What is known about Babylon, the original city of sin, and one of the world’s most iconic ancient sites? The British Museum seeks to unravel the myths from the realities.
Where were Babylon’s famous Hanging Gardens? Was its Tower of Babel a mere fantasy? And exactly how decadent was this hoary ‘city of sin’? Such are the stories about Babylon, located c.85km south of modern Baghdad, that it can be hard to disentangle facts from fiction. However, the latest exhibition at the British Museum does just that. The result is a curatorial triumph.
The realities and the myths
The new exhibition focuses on the most dramatic era in Babylon’s history – the period of King Nebuchadnezzar II (605-562 BC) and his successors – an era that includes the construction of Babylon’s most famous buildings, the sack of Jerusalem and the deportation of the Jews, the Persian conquest under King Cyrus in 539 BC, and Babylon’s supposed Fall.
On display are some 100 archaeological and other objects loaned from Paris, Berlin, and from the British Museum’s own collection. The first gallery opens with a selection of breathtaking glazed brick reliefs measuring c.1m high by c.1.5m wide from Babylon’s Ishtar Gate and the Processional Way. These vibrant works of art have been crowd-pullers at Berlin’s Vorderasiatisches Museum since their discovery by German archaeologists at the turn of the last century. This is the first time they have been shown in Britain and, in the words of curator Irving Finkel, they are items that everyone should see at least once in their lives.
The archaeological material in the remaining galleries is dominated by cuneiform clay tablets, the more crumbled examples of which Finkel once amusingly dubbed ‘dog biscuits’. However, what you see is prime archaeological steak. Thus, from Paris comes a famous tablet describing the dimensions of the Babylonian ziggurat – the stepped tower that provided the inspiration for the ‘Tower of Babel’ as described in the Book of Genesis (11:4). This is the troublesome tower that caused the languages of the world to be imposed on humanity as punishment for our arrogance at building such a mighty structure for the glory of men. Of similar interest is the Babylonian cosmic map of the world, pictured right, with (tellingly) Babylon placed at its centre.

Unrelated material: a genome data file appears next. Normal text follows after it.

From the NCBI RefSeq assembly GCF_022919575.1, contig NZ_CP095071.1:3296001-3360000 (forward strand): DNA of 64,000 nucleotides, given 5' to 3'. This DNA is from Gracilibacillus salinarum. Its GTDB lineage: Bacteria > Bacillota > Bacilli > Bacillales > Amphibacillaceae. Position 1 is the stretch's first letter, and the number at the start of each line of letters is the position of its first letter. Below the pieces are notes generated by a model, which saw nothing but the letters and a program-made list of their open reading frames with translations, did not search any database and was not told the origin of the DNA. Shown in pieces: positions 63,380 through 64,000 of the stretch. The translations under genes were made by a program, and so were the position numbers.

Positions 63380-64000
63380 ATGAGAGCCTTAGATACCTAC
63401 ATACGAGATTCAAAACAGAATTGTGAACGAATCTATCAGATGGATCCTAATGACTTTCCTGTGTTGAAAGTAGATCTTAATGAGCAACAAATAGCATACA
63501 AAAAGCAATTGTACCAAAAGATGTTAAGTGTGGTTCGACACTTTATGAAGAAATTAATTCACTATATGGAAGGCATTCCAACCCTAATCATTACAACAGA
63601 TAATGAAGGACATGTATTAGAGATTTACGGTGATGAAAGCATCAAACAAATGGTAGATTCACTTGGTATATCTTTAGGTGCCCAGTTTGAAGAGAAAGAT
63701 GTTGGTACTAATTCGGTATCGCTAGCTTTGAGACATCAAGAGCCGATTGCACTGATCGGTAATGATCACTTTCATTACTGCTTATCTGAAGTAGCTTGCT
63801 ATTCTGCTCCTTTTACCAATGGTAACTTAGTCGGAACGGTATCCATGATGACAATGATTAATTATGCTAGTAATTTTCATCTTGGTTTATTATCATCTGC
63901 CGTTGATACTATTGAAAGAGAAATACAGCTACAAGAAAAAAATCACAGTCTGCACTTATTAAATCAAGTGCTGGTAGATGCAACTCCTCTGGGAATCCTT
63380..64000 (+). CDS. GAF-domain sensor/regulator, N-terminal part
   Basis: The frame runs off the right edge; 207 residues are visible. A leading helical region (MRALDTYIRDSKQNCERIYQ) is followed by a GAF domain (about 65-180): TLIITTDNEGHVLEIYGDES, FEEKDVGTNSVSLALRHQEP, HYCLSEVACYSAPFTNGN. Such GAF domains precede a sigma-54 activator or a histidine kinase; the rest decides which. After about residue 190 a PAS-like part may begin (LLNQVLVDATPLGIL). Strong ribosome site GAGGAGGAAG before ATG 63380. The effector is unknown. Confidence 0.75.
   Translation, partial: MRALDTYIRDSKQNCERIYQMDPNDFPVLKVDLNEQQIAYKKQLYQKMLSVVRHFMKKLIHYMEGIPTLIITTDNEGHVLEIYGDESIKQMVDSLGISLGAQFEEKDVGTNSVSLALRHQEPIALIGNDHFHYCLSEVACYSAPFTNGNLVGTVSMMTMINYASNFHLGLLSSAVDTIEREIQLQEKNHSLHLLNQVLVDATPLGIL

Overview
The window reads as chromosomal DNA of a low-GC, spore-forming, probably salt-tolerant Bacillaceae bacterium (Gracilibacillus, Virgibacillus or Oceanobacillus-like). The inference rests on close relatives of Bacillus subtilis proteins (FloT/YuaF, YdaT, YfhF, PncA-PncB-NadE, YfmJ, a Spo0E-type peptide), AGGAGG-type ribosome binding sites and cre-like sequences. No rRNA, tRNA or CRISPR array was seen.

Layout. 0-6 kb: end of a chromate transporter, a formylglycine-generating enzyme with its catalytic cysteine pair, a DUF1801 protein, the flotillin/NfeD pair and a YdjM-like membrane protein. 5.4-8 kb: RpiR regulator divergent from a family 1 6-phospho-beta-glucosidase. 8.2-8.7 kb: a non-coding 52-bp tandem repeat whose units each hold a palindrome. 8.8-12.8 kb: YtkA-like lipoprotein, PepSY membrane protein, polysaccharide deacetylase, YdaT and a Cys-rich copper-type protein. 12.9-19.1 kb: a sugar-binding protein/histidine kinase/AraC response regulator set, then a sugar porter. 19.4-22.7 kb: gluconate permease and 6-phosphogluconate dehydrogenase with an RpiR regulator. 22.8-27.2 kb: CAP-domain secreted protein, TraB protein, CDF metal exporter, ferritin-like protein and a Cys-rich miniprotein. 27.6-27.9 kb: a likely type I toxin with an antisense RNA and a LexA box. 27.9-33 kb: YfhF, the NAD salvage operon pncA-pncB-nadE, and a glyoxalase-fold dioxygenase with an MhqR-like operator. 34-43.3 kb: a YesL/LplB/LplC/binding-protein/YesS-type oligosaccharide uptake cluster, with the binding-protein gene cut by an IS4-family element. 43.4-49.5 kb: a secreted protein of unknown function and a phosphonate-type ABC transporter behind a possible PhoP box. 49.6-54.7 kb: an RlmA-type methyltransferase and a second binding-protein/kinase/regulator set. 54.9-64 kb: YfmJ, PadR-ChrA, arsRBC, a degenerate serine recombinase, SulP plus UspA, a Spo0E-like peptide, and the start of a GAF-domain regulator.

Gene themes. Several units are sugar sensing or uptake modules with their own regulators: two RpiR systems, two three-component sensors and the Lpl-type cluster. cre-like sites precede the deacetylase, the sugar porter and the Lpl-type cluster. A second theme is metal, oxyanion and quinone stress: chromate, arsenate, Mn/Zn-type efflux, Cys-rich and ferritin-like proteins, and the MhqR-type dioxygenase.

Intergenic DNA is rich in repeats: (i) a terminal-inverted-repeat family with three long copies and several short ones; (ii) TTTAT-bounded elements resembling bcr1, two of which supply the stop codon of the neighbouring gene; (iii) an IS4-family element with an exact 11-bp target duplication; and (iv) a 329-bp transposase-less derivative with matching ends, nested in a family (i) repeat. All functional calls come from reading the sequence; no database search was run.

However, realising that cuneiform tablets do not an exhibition make, the curators tell the city’s story by presenting numerous important western works of art alongside the ancient material. Thus, beside the ancient documents describing Babylon we are presented with famous depictions of the Tower of Babel by Lucas van Valckenborch, and other 16th century artists of the Flemish and Dutch schools.
This combination of archaeology and art is a splendid method of exploring the city’s myths and realities. For example, the famed Hanging Gardens of Babylon – one of the wonders of the ancient world according to the Classical writers – still elude archaeologists, many of whom suspect them to be little more than fantasy. Art fills this lacuna (for example with the colourful representation by Mario Larrinaga). As for Babylon’s reputation as the original sin city, this was never a matter of archaeological reality, but comes from the writings of the Old Testament. We are shown how such stories have sparked imaginations and permeated the work of artists including William Blake, Dürer, and Degas all of whom have left us iconic depictions of famous figures from Babylon: Semiramis, Nebuchadnezzar and the Whore of Babylon.
From fictions we move back to facts towards the close of the exhibition. Pause awhile at the narrow, rather battered, strip of Greek papyrus. This gnarled scrap provides proof that Greek astronomers copied their tables from Babylonian tablets, illuminating the oft-forgotten extent to which the ‘West’ has borrowed intellectual ideas from the ‘East’. Some of these concepts are still valid in astronomy and indeed the exhibition reveals how various ancient Babylonian achievements remain part of our lives today. For example, our mathematical 60-part division – as used in the minute and the hour – comes from them.
On a less scientific level, we discover how we have (almost totally) borrowed their 12-part zodiac, complete with familiar signs such as Leo and Libra. The exhibition also touches on the impact of Babylonian stories and ideas on modern art, music and film. With skill, the curators thus bring Babylon’s relevance right up to date. But what of the ‘real’ Babylon today?
Oh the horror of the final gallery entitled ‘Babylon Today’. Here we are reminded that it was Saddam Hussein’s aim to make Babylon into a state icon. Saddam wheeled out its image on Iraqi money, and continually likened himself to King Nebuchadnezzar, even to the extent of stamping his name onto the bricks of his palace built overlooking Babylon – just as Nebuchadnezzar had stamped his name onto the bricks of Babylon. Perhaps unsurprisingly, with the 2003 invasion of Iraq, the Americans set up their military camp, replete with 2000 soldiers, at Babylon Itself.
In 2004 the archaeologists reported ‘extensive and irreparable’ damage at the site: ‘a military camp of this size… is tantamount to establishing a camp around the Great Pyramid in Egypt or at Stonehenge in Britain’, to quote the British Museum’s John Curtis. However, the exhibition ends on a positive note, with a short film of the site today, outlining how British Museum experts are working with Iraqi archaeologists, the military, and UNESCO to protect and preserve the site from any further damage.
Recently, independent exhibitions on the theme of Babylon have also been shown at the Musée du Louvre in Paris and the Vorderasaitisches Museum in Berlin. The innovation with which the British Museum curators have presented their material here makes this a fascinating and must-see exhibition.
This article was published in Current World Archaeology Issue 33. Click here to subscribe